Do you record virtual meetings or telephone calls for training, coaching or various other purposes? Do your meetings begin with "Is it okay if I record this conversation?"
While call recording has its obvious benefits, getting the team buy-in and staying compliant are perhaps the top priorities for most companies.
Call recording compliance is also one of our top priorities. We understand how important it is to comply with recording laws. And when it comes to recording laws in the U.S, the approach is not a one-size-fits-all.
Most laws that govern call recording require you to get the consent of one of the participants. Generally, you'll only have to notify the participants that the call will be recorded, and if they stay on call without any objection, it's considered consent. This is called passive consent, but how often is this viable? Well, unfortunately, not always.
In this article, we will try to explain in plain-language call recording laws by state and how to keep your business compliant.
Introduction to Call Recording Law in the US
So is it legal to record zoom meetings or any video conferences? The short answer is, yes. But for ethical and legal reasons, you cannot without permission.
Recording calls is becoming increasingly common for many reasons; hence businesses need to be aware of the rules to stay compliant. But these laws differ at international, federal and state levels.
These laws are intended to protect the privacy of every individual participating in the call. In the US, you'd either be slapped with a lawsuit or charged with a penalty if you break one of these laws.
Despite such a risky proposition, why record calls in the first place? Here’s why:
Importance of Recording Calls
There's nothing more boring than reading about call recording laws. However, as much as this topic is crucial to discuss, so is to record calls.
What happens if a sales call isn't recorded? Sales managers and VP miss out on the significant benefits from it, such as:
- Reference materials for quality and training purposes. (both good and bad examples)
- Less dependence on note-taking to get accurate details.
- Transcribing meetings, gaining insights on what's discussed and saving it for the future.
- Gather data for product development and improve marketing campaigns.
- Assure quality of customer support and resolve agent-client disputes.
Call recording is a critical component of successful business and isn't a new concept among workspaces. It is used across functions such as client services, marketing, and sales.
Through all the collected data, companies can leverage insights to come up with the best decisions. However, customers demand privacy and protection for any sensitive data and are often left wondering if it's legal to record calls.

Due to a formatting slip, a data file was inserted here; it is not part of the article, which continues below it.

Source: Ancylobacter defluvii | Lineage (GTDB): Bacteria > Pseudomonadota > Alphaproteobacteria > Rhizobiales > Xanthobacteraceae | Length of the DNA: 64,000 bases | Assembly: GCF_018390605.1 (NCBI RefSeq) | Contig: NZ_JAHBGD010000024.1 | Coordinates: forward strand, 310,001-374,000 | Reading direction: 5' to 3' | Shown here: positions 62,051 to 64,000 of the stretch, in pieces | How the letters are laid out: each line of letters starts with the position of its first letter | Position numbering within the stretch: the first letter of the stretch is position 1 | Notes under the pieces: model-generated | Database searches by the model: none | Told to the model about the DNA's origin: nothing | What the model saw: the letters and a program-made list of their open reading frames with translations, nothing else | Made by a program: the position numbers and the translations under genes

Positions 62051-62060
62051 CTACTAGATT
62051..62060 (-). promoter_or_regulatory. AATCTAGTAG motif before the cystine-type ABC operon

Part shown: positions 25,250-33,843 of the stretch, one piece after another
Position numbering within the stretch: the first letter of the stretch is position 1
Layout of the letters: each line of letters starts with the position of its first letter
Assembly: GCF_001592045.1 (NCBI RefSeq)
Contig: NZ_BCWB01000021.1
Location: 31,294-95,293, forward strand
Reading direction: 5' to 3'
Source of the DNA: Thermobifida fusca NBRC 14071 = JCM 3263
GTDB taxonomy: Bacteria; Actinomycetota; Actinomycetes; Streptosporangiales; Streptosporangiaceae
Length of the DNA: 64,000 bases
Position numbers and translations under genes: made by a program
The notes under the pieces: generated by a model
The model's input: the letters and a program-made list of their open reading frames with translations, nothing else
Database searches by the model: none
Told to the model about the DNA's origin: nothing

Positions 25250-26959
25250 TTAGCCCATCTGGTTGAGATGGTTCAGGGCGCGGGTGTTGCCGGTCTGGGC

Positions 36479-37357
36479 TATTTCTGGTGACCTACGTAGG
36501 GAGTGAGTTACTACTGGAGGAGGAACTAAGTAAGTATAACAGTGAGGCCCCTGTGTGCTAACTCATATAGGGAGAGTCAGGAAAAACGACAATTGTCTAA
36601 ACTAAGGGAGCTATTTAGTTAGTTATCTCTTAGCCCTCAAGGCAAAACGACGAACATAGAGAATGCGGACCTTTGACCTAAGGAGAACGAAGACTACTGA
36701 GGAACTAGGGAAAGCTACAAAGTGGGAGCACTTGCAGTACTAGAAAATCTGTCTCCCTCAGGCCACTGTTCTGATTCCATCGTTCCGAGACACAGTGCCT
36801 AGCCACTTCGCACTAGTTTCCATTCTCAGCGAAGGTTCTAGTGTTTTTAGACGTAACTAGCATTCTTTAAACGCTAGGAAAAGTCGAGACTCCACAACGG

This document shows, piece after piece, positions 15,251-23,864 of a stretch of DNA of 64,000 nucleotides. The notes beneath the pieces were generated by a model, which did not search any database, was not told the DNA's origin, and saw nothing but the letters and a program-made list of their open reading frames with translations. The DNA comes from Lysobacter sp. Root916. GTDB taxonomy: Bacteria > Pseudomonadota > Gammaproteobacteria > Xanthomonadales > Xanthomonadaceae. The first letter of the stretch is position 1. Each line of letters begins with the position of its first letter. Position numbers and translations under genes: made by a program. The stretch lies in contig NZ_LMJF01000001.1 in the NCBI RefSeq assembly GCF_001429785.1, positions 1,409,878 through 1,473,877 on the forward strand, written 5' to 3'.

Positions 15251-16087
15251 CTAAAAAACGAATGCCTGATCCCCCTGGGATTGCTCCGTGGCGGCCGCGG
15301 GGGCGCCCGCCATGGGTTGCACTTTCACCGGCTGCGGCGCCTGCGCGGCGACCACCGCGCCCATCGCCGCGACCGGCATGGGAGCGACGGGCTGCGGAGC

Federal Law Vs. State Law
The federal law in the US requires only single-party consent for monitoring and recording calls. On the other hand, state laws are more restrictive, where some states require only one-party consent and the remaining states require all-party consent—also known as two-party consent.
Federal Call Recording Law
To comply with federal call recording law, you need to take consent from the participant by informing them that the call is being recorded. This is also called Single-Party Consent.
Simply put, if you are speaking to a prospect and you are aware that the call is being recorded–and you are an active participant–you’re compliant with the Single-Party Consent rule.
What’s Not Allowed
You must absolutely not record a call without informing the participants about it. Doing so is essentially considered wire-tapping.
Inference: Do not record a call that you aren’t a part of, or without mentioning it to other participants.
Call Recording Laws By State
Apart from the single and multiple party consent, federal and state laws don't protect calls recording for torturous or criminal purposes. What counts as consent varies by state, and occasionally they are amended by state legislatures.
State call recording laws are often misunderstood because real-time monitoring and recording is part of most state laws; however, in some states, there are two different rules: one applies to in-person conversations and another to conversations recorded by a third party who isn't part of the call (ex: call centers).
Hence, before recording any calls, it's critical to have a thorough understanding of all the rules and regulations that govern your state.
So what states allow recording phone calls?
One-party Consent (Single Party Consent)
As long as one of the participants in the call gives their consent, it's okay to record. In most cases, you may record the call if you're one of the participants.
In the US, there are only 13 states that require Two-Party Consent, implying that most states are okay with Single-Party Consent.
One-party Consent States 2022
Thirty-eight states of the US and the district of Columbia have adopted single-party consent: Alabama, Alaska, Arizona, Arkansas, D.C., Georgia, Hawaii, Idaho, Indiana, Iowa, Kansas, Kentucky, Louisiana, Maine, Michigan, Minnesota, Mississippi, Missouri, Nebraska, New-Jersey, New Mexico, New York, North Carolina, South Carolina, North Dakota, South Dakota, Ohio, Oklahoma, Rhode Island, Tennessee, Texas, Utah, Virginia, West Virginia, Wisconsin, and Wyoming.
Two-party Consent (All Party Consent)
All attendees must be alerted about recording the call. Everyone participating needs to give their consent to record the call, either by audio or visual.
Two-party Consent States 2022
Approximately 13 states have chosen all-party consent; these include California, Connecticut, Delaware, Florida, Illinois, Maryland, Massachusetts, Michigan, Montana, Oregon, Nevada, New Hampshire, Pennsylvania, and Washington.
What’s Not Allowed
In states that follow Two-Party consent, it is illegal to record calls if you do not explicitly inform attendees that you will be recording the call. You should provide either a visual or audio cue to inform attendees for taking consent.
Inference: Take explicit content by notifying or using visual or audio cues to ensure compliance.
Recording Rules in the Different States
State laws sometimes get tricky when you dive into the details. Recording calls over state lines adds to the complexity. Given the inconsistencies, it's always best to stick to the stricter law.
- There isn't a statute that regulates call recordings in Vermont.
- In 2014, the two-party consent statute was held unconstitutional in Illinois.